For (i), we can treat the 2 papers as being one item (but they can be arranged in 2 ways), and we have to arrange 5 items. Let's call the math papers A and B so they can be arranged as A,B or B,A, and call the others C, D, E, F. So it can look like this for example:
(A, B) C, D, E, F, or C, D, (B, A), E, F
(B, A) C, D, E, F, or C, D, (A, B), E, F (these are just examples)
So we have to arrange five items, and then double that since we can also have A,B or B,A in each case.
So from 5 items we have to order/arrange 5 items, times 2 to double it, so find:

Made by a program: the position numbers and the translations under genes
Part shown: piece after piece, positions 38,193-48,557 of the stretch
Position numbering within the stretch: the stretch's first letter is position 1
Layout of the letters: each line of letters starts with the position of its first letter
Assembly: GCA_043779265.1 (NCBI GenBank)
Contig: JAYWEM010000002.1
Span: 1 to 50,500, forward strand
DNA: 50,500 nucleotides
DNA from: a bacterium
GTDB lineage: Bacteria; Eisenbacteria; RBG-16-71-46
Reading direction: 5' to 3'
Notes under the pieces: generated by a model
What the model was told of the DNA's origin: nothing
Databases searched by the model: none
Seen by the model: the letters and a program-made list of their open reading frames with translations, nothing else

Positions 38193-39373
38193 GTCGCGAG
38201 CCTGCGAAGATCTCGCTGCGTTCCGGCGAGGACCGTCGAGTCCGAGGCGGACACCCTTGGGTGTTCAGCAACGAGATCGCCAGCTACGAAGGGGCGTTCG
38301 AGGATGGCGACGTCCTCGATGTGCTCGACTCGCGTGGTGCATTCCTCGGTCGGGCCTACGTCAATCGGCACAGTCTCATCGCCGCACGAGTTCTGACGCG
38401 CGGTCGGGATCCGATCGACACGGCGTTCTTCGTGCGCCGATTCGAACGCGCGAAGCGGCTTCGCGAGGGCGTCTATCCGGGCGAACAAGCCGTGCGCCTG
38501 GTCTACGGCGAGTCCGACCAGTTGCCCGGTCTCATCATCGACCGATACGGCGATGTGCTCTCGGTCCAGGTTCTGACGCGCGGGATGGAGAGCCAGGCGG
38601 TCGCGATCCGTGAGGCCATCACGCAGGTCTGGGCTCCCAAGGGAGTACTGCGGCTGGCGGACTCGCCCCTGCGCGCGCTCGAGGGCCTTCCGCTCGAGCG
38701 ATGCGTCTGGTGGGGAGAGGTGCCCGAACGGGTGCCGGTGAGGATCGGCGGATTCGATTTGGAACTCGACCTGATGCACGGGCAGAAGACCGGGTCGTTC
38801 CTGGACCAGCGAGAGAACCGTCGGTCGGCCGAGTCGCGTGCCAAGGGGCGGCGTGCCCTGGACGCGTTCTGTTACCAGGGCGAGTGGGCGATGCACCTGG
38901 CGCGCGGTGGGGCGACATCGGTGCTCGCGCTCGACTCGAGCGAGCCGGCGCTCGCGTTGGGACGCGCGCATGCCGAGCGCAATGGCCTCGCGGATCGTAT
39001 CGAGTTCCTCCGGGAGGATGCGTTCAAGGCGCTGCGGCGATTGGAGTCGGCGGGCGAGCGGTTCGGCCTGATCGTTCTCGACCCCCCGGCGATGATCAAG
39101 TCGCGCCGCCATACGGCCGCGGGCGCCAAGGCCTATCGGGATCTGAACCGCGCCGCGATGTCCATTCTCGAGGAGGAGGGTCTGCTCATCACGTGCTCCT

(ii) Notice that in part (i) we found the number of ways the papers can be consecutive, as they're consecutive when A and B are together. So now we want the number of ways the 6 papers can be arranged, with A and B not being consecutive... how do we find that?
We want to arrange all 6 papers this time, and subtract the number of ways that A, B can be consecutive - so subtract our answer from (i):
6P6 - 2(5P5)